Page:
I was very lucky to have the support of a wonderful family and excellent doctors, I plagued my surgeon and oncologist with endless questions about  the disease and my prognosis, they were exceptionally patient with me and did their utmost to support me, I was very anxious and depressed during the initial six months, the only way I could cope was to find out everything I could about my disease and I learned fairly quickly that this needed to be sourced only from my professional medical team and not the internet!

I was lucky, I passed my first six month ‘Challenge’ As mentioned earlier, I had a wonderful family supporting me and excellent doctors but I still felt very isolated and lonely at times, no-one I knew had even heard of thyroid cancer, radio active iodine, treatment in isolation, challenge scans ,becoming hypothyroid for scans and treatment, let alone experienced it. In Newcastle we don’t have a ‘Specialist or Macmillan Nurse’ ,there was no patient support apart from family and during clinic visits. How did people cope who were on their own with this?

I was troubled by this and realised through my own experiences that if patients were well informed with reliable information right from the start and could be given the opportunity to have contact with other patients then it would be beneficial to their well being. I had started to meet with hospital managers and consultants to talk about improving things for thyroid cancer patients and had been invited to talk at a couple of conferences when my surgeon called me and asked if I would talk with a young newly diagnosed patient who was struggling. That really, was the beginning of ‘Butterfly Thyroid Cancer Trust’, Katherine was in her twenties and understandably devastated by her diagnosis, we talked ,lots, I told her about the treatment and what was involved, visited her in hospital and went with her to scan appointments Not only did this help Katherine but it helped me, she was the first person. I knew who was going through what I had.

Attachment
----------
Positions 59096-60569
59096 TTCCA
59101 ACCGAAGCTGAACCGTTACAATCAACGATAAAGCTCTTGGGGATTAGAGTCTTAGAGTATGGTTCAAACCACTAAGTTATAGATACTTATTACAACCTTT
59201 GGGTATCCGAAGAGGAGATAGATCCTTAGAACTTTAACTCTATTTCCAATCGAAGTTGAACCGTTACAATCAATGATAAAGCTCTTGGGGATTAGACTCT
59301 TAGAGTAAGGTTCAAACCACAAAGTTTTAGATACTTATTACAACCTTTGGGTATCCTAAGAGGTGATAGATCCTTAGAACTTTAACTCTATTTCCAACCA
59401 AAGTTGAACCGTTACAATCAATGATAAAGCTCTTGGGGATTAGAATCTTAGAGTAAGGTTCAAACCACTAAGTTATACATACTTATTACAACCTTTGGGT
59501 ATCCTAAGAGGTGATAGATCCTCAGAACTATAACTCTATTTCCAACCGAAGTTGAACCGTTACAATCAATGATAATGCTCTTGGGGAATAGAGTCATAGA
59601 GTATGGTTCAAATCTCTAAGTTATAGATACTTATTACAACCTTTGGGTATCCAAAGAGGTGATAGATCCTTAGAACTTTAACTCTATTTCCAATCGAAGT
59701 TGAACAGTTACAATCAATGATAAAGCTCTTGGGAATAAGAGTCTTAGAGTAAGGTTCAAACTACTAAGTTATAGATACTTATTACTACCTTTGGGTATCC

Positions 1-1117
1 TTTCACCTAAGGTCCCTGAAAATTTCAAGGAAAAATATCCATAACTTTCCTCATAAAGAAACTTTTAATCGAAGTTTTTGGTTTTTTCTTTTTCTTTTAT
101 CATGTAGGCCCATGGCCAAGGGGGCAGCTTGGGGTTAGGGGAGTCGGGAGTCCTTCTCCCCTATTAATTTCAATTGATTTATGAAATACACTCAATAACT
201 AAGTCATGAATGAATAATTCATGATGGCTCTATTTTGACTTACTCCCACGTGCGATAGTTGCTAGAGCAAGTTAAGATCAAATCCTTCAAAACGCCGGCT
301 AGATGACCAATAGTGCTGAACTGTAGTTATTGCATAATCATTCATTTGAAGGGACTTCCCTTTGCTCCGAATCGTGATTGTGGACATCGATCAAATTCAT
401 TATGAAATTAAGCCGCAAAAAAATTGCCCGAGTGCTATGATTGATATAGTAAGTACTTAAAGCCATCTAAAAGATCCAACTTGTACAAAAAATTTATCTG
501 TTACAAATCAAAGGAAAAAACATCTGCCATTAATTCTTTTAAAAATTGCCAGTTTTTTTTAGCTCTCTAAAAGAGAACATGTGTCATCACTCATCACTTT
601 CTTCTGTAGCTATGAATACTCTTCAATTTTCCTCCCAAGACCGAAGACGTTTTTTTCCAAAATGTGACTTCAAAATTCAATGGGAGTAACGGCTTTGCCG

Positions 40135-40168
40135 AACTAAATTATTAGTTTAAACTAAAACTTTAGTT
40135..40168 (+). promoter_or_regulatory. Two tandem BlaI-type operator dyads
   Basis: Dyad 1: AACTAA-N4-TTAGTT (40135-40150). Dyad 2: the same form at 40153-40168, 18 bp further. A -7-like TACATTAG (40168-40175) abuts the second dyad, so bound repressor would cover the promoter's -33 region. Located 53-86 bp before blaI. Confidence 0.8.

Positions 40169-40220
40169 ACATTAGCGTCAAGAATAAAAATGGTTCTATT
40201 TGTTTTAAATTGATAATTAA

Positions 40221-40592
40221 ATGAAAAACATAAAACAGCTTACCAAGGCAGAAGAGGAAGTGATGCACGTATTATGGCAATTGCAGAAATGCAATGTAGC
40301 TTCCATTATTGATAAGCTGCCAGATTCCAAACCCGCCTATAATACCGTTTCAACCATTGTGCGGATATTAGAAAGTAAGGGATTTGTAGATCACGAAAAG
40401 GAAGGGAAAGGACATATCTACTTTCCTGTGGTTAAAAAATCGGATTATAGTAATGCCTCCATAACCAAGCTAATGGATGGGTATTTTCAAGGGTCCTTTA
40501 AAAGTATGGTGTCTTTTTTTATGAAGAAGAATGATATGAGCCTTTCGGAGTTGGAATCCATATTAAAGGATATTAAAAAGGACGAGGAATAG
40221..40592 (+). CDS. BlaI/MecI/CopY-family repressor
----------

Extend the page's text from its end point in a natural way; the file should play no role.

kate torontoThat was seven years ago and much had happened since then, all good!

After Katherine more patients got in touch, I gave up work at the Practice to concentrate on setting up ‘Butterfly’ full time. It has taken a lot of hard work and determination to succeed but the reward in seeing what good support can do for other patients is wonderful, we are now the first registered charity in the UK dedicated to the support of people affected by Thyroid Cancer and are both recognised and have the full support of the health care professionals treating patients in our region.

What we can offer is detailed in the website but to a newly diagnosed patient the opportunity to meet someone who has had the same disease as them and is well/cured so many years on is priceless. 

I am now  nine years on from diagnosis and am told I am cured of my disease, I will continue to have yearly follow ups for the rest of my life, Nine years of great change and acceptance. Physically I do not feel the same as I did before all of this happened, I cannot do as much without getting very tired and this frustrates me but I am learning to accept that this is just how it is
I am now facing a new challenge in that my Mum has been diagnosed with dementia and I am learning about how to deal with something else that is entirely unknown to me.

My experiences with cancer have taught me to enjoy life to the full and that life is about today, not next year for the year after, at the grand old age of 52 I find myself more productive and  fulfilled personally than I have ever been!.

You can make a donation to the Butterfly Thyroid Cancer Trust Through Just Giving http://www.justgiving.com/butterflyne